What can I eat for stomach pain? 4 important tips

Do you feel confused about what to eat and what you should and what not to eat when you have stomach pain? Maybe you read somewhere that you should follow a ketogenic diet, low sugar, high fiber, vegan and raw veggies… But you also heard low fat, cooked foods, carnivore diet and low fiber…

It is such a confusing world out there with many different messages about food! Before you jump on one of these special diets, check if you’ve tried these first important steps! They help you decide what works for YOU…

1: Eat whole foods

If you eat a diet high in processed foods and you have bloating, acid reflux, stomach pain… your first step is to replace those by whole foods. Whole foods are – well… what the are! A chicken is a whole food, a sweet potato is. Oats, rice, nuts, seeds are.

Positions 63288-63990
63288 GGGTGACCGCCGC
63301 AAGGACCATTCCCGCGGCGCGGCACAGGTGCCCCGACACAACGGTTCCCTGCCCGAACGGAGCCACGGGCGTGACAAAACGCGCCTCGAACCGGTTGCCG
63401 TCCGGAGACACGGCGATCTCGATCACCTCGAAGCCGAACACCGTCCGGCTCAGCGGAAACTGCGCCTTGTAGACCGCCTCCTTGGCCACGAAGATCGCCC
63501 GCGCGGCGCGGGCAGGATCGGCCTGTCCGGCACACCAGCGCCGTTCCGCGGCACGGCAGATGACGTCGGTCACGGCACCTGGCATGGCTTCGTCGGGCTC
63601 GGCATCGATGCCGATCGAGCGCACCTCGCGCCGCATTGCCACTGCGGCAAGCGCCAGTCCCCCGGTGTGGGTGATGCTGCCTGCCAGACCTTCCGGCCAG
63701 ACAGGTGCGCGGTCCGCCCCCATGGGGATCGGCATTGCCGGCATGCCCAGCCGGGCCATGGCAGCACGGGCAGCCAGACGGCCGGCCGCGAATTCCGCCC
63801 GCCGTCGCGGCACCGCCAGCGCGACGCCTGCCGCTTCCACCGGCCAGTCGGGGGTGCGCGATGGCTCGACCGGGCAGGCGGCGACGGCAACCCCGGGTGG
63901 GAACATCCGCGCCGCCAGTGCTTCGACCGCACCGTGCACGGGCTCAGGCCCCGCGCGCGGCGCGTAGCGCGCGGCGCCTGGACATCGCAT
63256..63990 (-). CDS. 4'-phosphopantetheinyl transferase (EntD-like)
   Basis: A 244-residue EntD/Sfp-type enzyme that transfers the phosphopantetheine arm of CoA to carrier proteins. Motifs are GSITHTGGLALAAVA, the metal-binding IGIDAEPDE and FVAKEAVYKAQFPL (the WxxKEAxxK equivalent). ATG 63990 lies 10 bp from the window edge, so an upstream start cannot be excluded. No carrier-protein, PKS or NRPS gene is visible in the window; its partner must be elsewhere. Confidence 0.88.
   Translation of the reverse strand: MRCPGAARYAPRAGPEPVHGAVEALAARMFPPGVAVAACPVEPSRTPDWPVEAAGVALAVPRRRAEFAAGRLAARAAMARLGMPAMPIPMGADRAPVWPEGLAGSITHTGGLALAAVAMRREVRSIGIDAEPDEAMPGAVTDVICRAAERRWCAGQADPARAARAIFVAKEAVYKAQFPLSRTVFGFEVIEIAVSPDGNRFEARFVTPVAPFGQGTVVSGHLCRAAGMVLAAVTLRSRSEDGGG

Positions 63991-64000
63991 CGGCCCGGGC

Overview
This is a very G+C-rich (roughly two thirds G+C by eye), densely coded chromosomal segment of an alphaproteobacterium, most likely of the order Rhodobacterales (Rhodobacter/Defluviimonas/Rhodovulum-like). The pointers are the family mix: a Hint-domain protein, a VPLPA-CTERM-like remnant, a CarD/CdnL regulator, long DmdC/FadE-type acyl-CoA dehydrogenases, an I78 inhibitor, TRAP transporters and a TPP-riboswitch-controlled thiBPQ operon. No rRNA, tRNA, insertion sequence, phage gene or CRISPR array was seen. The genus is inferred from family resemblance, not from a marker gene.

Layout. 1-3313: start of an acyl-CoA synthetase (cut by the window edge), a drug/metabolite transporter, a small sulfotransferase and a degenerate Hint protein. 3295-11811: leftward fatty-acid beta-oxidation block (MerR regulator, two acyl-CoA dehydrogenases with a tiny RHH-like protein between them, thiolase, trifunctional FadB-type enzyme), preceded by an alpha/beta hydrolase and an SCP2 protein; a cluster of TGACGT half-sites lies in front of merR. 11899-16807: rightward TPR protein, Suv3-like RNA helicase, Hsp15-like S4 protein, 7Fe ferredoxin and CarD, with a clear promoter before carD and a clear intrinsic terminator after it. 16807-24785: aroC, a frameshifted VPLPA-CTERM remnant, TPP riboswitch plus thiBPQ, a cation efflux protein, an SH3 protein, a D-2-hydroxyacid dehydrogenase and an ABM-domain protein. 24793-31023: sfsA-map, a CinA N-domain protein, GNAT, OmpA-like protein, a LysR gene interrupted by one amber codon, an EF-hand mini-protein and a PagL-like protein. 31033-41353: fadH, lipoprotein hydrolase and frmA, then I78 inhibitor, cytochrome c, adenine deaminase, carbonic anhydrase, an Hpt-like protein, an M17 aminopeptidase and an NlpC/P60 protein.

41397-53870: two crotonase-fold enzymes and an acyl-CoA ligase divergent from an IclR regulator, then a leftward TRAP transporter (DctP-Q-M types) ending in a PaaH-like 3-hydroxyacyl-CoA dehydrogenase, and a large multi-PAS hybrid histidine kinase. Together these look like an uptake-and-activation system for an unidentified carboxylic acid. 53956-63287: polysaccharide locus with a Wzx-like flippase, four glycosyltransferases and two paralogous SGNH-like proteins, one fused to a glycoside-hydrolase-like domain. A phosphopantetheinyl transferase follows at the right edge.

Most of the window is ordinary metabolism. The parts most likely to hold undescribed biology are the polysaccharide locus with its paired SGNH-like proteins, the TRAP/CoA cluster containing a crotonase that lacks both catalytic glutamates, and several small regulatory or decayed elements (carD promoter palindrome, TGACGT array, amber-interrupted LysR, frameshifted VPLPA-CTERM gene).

Processed foods often contain a whole list of ingredients: flours, sugar, processed oils, colourings, flavourings… That makes it much harder to recognise which ingredient is causing you issues. Processed foods make up most of the shelves of the supermarket and the messages on the package can suggest they’re a healthy food. So be careful and check the ingredients on the label!

2: Ditch the sugar and the refined grains

Sugar and refined grains (like white flour, most breads, cakes, biscuits, pasta, crackers, cereals etc) feed the wrong bacteria in your gut. They can also create yeast overgrowth. And result in stomach pain, fatigue, bloating, joint pain, cravings… I’ve seen many clients feel much better the instant they stopped eating these refined carbohydrates.

3: Eat when you feel relaxed

Many people eat while they’re driving, working or watching the news. If that’s you – you’re in action mode and your body is not focusing on digesting and absorbing food. The result: bloating, acid reflux, IBS symptoms and much more.